The Handmaid’s Tale: A Novel That Isn’t White Noise

The Handmaid's Tale: A Novel That Isn't White Noise

August Wells

“We thought we had such problems. How were we to know we were happy?

-Margaret Atwood, The Handmaid’s Tale

 

 

“We were the people who were not in the papers. We lived in the blank white spaces at the edges of the print. It gave us more freedom. We lived in the gaps between the stories.”

-Margaret Atwood, The Handmaid’s Tale

 

       An insightful look into another realm is what Margaret Atwood sculpted in the flowing pages known as The Handmaid’s Tale. Although it now has a television series, the book was published in 1985. It was a new, controversial book at the time, and some may argue it still is. The Handmaid’s Tale tells the story of a character called Offred who now lives in a different world in which she is a reproductive slave to elite couples. She has extreme restrictions, just like the rest of the women who aren’t an elite. Life wasn’t always like this, and this is highlighted as Offred describes the past and how it used to be. This is just the surface of Atwood’s novel.

     The events in this book occur because of an uprising problem which is exhibited in Offred’s flashbacks. When life was normal, there were a group of people trying to change the United States, where this takes place. When this group succeeded, almost all women had their rights taken away. They lost their ability to have a job, a bank account, their own home, relationships, everything. They were submitted to work under the rich and wealthy couples who had trouble conceiving. They became reproductive slaves to these couples. Their jobs were to be inseminated by their “masters” or the male in the couple. This ritual was performed every month. All these women’s worth had been summed down to if they can get pregnant or not. And of course, they don’t get to keep the child. The women who never got pregnant were given other, lesser jobs. There was quite a bit of competition on this. All of them had very few other things they could do. These women were allowed no contact with any men other than their master. Offred explains all these rules and how they affect her. Through the book, she breaks these rules and then some. Offred meets other maids, some who make it, some who don’t. She makes enemies and reaches a goal that is all she can do in her position. She puts herself in fatal positions. However, is it really worth it? Will this really make her any happier? It’s questionable if she’ll ever find happiness in this immoral world she lives in.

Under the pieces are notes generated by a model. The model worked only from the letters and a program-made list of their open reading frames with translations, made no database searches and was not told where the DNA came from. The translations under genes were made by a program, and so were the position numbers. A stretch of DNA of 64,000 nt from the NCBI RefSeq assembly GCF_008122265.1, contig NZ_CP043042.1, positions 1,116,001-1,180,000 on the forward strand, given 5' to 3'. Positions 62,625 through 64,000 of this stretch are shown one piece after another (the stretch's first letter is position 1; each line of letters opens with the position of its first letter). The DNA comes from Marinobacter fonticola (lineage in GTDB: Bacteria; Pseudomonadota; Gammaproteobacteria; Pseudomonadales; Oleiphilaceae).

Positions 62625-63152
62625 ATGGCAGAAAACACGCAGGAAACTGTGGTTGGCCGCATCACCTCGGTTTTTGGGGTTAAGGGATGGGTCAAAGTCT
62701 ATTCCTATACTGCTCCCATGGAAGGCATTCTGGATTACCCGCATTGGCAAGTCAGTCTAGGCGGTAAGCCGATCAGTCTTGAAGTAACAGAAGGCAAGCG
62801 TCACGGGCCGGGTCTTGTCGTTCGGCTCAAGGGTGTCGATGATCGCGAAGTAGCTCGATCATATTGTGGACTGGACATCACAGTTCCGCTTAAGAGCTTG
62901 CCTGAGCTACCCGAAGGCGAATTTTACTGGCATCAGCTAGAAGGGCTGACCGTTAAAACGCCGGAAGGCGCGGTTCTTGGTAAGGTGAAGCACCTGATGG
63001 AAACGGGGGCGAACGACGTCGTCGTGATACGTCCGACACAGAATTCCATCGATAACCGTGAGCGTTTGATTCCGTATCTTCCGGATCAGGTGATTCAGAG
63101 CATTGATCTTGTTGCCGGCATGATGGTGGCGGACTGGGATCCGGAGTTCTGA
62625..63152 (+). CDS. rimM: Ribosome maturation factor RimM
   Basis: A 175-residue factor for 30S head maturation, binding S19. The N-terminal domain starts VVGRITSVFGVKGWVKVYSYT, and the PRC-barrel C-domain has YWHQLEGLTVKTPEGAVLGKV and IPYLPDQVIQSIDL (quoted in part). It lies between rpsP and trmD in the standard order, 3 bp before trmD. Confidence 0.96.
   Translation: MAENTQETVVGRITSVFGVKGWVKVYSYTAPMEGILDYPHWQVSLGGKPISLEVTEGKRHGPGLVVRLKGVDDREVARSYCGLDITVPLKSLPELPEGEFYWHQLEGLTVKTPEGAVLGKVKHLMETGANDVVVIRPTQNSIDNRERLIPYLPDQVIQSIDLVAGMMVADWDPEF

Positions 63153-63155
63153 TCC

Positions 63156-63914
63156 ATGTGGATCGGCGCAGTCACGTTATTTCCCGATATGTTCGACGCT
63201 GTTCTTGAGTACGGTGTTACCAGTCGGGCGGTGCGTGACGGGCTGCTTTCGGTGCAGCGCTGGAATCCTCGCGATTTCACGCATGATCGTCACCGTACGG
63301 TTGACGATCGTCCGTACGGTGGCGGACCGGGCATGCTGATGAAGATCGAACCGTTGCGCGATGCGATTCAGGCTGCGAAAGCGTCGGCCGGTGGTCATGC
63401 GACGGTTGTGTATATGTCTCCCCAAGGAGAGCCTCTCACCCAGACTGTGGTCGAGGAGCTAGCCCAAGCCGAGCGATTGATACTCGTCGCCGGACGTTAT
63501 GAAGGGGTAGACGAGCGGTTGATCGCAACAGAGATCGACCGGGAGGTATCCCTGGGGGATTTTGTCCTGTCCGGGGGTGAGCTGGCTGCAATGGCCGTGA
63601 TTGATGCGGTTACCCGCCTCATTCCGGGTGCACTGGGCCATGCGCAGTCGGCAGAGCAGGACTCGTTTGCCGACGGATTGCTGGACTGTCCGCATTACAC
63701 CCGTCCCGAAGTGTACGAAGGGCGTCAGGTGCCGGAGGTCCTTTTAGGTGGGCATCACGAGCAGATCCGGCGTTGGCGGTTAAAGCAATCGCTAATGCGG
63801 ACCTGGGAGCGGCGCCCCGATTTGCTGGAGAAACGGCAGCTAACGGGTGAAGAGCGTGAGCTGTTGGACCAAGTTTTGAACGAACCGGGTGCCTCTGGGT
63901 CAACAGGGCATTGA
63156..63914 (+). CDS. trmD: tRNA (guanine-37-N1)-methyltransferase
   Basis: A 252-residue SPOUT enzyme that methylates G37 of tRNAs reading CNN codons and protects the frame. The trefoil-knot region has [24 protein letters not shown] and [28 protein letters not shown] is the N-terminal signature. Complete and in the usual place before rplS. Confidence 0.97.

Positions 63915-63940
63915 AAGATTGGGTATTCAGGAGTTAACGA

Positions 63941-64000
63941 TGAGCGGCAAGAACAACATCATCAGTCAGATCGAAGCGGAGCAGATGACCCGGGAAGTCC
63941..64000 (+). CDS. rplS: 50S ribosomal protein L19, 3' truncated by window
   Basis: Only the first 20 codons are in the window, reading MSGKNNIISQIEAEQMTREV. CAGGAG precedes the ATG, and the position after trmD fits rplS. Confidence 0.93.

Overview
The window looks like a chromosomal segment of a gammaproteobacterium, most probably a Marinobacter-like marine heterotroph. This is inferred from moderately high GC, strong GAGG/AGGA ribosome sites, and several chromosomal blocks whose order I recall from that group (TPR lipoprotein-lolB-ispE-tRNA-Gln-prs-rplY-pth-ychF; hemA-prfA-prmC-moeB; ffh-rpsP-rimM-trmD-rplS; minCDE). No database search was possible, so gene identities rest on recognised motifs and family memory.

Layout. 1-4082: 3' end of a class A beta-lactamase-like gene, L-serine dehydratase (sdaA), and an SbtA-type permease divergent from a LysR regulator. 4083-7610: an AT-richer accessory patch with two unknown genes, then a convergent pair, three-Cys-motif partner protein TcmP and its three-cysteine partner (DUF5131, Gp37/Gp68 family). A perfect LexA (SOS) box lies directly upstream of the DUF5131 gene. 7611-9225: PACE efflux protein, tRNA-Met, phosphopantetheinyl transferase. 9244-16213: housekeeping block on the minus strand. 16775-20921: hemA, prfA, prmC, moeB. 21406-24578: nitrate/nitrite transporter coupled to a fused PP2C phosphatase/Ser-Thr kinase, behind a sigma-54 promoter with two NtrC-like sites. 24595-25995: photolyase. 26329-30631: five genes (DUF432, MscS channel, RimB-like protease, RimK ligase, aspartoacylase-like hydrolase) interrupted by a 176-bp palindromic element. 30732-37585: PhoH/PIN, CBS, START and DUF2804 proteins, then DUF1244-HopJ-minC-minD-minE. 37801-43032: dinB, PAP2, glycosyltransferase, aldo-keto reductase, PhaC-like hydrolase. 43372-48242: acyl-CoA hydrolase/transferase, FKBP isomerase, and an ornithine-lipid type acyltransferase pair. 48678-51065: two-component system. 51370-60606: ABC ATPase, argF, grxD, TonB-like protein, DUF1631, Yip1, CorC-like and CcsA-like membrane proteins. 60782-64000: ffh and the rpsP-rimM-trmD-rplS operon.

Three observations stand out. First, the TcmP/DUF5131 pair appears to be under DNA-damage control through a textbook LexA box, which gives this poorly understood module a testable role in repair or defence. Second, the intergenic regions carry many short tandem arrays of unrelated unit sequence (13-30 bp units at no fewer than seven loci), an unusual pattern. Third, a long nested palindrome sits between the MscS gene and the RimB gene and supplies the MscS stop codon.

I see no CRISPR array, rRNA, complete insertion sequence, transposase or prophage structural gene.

The Handmaid’s Tale was not first appreciated at its time. It was viewed as a feminist’s idea of the apocalypse. However, some people were actually quite pleased with the book at the time. Joyce Johnson of The Washington Post once said in the 80’s, “Just as the world of Orwell’s 1984 gripped our imaginations, so will the world of Atwood’s handmaid. She has succeeded in finding a voice for her heroine that is direct, artless, utterly convincing. It is the voice of a woman we might know, of someone very close to us. In fact, it is Offred’s poignant sense of time that gives this novel its peculiar power. The immense changes in her life have come so fast that she is still in a state of shock and disbelief as she relates to us what she sees around her.” Her words blew away some people, even back then. “Margaret Atwood’s cautionary tale of post-feminist future shock pictures a nation formed by a backlash against feminism, but by nuclear accidents, chemical pollution, radiation poisoning, a host of our present problems run amok. Ms. Atwood draws as well on New England Puritan history for her repressive 22nd-century society. Her deft sardonic humor makes much of the action and dialogue in the novel funny and ominous at the same time.” Quoted from NYT Editor’s Choice pick, 1986. Clearly The Handmaid’s Tale has impacted the minds of large critics out there.

    As this book goes for me personally, I absolutely adore it. I remember reading it, liking it, but not fully appreciating its message. Atwood intended the book to show a future that isn’t impossible. An apocalypse that would destroy women and their rights forever. I have informed myself, and as a feminist, I see how deep this book goes. Atwood was sharing this message, not even directing towards feminism, but towards the world. Such evil can take place, swallowing every entity and minimizing it until all has no meaning. This book captures the immorality in it, the dehumanization of all these worthy women. All who lost their will to live, their rights, and their freedom. It is something they fought so hard for, taken away in a second. It bullies the patriarchy and its unfairness. It reveals a sad but undeniable truth on our society. This book shoves down the thoughts of the sexist and old-fashioned. I can’t describe my admiration and enjoyment for this novel. With all the issues it describes and sheds light on, this novel could fit the agenda for many people. I highly recommend reading it, and taking in every meaningful word.